Sunday, February 27, 2011

Old Emails: 2004 Liberia

Monrovia, Liberia
March 14, 2004

Please excuse the group format – I decided that it is much easier to write an email on my computer in my room at night than it is to start writing only to have the electricity go out on the computer right as I’m about to hit send. I’m currently in Monrovia , Liberia . I spent one week in Sierra Leone and landed in Monrovia yesterday. It was not as exciting as my previous trips to Sierra Leone . Sometimes I think its more fun to travel alone because then you get in more scrapes that make more interesting stories.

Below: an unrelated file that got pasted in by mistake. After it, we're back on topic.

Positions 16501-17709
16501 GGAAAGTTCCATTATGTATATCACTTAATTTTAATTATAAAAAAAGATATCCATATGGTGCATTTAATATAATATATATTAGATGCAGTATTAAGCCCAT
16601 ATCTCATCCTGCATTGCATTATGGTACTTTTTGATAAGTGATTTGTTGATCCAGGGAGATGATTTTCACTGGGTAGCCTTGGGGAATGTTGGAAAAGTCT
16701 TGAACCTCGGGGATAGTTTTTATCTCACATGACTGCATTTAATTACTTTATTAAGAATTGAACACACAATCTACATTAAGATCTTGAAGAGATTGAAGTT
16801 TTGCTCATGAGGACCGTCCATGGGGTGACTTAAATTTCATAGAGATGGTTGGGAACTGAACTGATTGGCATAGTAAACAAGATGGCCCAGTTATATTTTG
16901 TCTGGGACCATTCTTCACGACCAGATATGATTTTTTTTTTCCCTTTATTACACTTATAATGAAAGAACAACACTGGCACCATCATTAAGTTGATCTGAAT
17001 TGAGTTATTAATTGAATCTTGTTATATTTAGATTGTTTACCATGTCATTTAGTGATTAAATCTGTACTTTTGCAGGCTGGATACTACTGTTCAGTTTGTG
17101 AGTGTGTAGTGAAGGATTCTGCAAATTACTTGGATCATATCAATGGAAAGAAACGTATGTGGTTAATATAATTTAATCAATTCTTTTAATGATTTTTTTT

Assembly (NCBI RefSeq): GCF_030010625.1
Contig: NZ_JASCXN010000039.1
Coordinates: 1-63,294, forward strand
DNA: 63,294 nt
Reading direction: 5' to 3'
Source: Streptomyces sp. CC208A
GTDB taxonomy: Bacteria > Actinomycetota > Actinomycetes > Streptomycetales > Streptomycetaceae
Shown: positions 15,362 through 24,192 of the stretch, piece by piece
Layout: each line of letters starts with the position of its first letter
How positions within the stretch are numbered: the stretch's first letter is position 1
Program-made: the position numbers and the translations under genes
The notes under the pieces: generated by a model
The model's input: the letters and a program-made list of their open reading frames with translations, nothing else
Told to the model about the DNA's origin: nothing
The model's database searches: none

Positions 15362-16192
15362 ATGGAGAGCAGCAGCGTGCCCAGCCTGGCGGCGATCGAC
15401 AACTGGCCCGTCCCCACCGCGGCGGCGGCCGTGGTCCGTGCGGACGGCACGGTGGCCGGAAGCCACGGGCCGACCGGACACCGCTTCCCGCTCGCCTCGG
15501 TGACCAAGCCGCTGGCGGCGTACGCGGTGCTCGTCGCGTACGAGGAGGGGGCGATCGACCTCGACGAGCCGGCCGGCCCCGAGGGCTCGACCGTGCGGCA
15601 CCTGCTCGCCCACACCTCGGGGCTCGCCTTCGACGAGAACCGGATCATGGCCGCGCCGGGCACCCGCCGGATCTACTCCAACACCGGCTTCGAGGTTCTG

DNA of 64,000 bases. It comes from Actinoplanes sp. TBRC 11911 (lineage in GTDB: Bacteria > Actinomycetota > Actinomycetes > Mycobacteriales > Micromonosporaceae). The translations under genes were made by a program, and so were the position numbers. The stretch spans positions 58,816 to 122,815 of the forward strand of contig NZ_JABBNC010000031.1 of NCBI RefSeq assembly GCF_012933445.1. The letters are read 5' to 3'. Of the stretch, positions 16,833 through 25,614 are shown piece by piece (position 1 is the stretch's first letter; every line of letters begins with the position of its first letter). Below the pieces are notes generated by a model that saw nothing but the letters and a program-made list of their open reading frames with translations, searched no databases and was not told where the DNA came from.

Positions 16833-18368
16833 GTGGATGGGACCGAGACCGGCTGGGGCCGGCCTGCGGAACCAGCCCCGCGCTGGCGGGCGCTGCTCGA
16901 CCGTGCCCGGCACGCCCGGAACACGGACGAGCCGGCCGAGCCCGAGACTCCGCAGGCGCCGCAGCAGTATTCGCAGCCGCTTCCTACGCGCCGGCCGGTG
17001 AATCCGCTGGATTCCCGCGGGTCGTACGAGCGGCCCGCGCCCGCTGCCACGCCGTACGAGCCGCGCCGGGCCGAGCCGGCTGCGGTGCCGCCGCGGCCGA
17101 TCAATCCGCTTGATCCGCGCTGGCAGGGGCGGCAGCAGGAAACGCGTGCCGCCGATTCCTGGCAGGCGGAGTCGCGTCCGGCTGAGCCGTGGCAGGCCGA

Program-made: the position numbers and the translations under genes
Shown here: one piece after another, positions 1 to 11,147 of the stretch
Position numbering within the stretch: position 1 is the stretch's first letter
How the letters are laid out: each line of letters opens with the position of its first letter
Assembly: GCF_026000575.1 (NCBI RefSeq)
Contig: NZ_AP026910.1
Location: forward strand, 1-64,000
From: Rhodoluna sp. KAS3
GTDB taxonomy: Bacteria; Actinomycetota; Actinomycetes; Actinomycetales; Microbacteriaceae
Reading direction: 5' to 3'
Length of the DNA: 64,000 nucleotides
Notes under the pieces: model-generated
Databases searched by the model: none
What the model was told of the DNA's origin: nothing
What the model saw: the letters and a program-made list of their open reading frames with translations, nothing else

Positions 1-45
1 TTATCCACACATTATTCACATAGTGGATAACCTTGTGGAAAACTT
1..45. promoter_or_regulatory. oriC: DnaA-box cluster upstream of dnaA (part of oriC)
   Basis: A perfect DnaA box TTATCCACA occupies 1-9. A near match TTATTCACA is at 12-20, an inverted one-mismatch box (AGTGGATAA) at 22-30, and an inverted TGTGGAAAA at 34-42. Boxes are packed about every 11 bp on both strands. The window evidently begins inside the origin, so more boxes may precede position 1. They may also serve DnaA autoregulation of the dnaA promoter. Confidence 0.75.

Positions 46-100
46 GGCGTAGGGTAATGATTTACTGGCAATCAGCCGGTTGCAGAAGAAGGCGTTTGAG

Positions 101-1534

I did finally get to fly on a helicopter. If you remember from my previous Sierra Leone adventure, my biggest disappointment was that the helicopters were all grounded and I had to take the ferry. Well this time, I got on the helicopter. It was a little anticlimactic. It’s loud, smells like helicopter fuel, and the seats are basically bench seats along the sides of the helicopter so there are no backs. It’s not so bad for the 10-minute flight from the airport to the hotel but for the hour-long trip to the provinces, it’s not that great. They give you headphones to wear to block the noise so you can’t talk to any of your neighbors. I have discovered (something that Alec already knew) that I can pretty much sleep anywhere – on a helicopter, in a train station, in a bumping car on a back highway in Haiti. Closing your eyes and napping is a very useful alternative to nausea, which is my other option. On the last part of the helicopter trip there was a big to do as they loaded up the helicopter with fresh supplies for some of the troops. As our “onboard snack” we were able to help ourselves to the tomatoes, cucumbers, and cabbages that were stacked between our feet. As I was the only woman on the flight, I was also blessed with the only earplugs that they had.